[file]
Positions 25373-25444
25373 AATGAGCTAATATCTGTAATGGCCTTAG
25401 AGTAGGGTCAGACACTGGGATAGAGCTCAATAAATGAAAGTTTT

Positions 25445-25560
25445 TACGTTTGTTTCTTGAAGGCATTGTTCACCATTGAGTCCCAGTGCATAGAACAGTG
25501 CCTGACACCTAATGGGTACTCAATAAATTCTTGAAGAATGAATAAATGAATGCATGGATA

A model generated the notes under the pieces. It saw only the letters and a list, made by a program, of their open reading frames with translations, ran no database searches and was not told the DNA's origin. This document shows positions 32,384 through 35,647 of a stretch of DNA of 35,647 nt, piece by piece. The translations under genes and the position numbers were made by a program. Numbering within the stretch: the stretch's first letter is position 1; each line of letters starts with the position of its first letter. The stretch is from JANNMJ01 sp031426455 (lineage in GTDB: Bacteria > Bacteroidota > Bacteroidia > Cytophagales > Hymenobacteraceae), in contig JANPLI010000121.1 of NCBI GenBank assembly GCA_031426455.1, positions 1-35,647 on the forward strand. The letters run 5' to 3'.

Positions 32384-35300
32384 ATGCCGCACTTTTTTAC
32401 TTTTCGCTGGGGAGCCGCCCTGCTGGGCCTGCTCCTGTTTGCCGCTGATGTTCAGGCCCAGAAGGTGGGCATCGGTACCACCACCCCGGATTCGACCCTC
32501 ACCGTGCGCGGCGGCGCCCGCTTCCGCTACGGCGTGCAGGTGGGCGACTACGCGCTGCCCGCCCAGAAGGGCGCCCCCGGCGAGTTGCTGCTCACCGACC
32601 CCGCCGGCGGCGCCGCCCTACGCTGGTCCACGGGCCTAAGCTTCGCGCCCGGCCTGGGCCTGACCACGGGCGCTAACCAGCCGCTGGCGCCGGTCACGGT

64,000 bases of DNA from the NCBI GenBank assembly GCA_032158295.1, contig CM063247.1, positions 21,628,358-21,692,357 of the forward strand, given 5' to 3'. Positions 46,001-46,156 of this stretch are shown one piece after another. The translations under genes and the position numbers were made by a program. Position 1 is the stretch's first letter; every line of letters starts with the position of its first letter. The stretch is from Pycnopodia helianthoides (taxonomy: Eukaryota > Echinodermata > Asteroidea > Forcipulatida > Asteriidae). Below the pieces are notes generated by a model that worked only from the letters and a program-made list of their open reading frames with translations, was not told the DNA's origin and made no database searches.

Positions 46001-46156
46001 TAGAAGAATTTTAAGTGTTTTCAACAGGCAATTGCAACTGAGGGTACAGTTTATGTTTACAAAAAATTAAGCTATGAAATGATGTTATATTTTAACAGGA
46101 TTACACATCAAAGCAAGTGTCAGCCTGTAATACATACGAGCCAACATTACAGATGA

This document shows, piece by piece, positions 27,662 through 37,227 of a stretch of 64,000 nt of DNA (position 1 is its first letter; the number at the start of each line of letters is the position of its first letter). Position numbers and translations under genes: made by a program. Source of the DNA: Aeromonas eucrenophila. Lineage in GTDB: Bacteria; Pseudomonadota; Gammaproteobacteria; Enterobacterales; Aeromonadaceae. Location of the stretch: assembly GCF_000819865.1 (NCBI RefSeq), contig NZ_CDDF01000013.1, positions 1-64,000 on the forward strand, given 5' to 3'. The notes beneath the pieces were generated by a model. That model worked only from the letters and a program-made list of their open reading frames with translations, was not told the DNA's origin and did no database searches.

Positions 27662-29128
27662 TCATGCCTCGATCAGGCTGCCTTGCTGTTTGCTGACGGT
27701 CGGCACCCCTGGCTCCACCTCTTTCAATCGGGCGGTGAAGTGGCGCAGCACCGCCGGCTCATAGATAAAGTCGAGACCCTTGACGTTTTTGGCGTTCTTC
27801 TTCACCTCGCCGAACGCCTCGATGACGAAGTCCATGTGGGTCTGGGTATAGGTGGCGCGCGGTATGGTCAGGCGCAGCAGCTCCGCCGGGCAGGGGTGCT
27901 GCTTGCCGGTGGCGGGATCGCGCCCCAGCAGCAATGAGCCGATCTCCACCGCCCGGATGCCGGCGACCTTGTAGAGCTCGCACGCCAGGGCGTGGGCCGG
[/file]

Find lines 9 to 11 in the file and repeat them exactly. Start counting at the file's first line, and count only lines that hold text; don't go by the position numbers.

32384 ATGCCGCACTTTTTTAC
32401 TTTTCGCTGGGGAGCCGCCCTGCTGGGCCTGCTCCTGTTTGCCGCTGATGTTCAGGCCCAGAAGGTGGGCATCGGTACCACCACCCCGGATTCGACCCTC
32501 ACCGTGCGCGGCGGCGCCCGCTTCCGCTACGGCGTGCAGGTGGGCGACTACGCGCTGCCCGCCCAGAAGGGCGCCCCCGGCGAGTTGCTGCTCACCGACC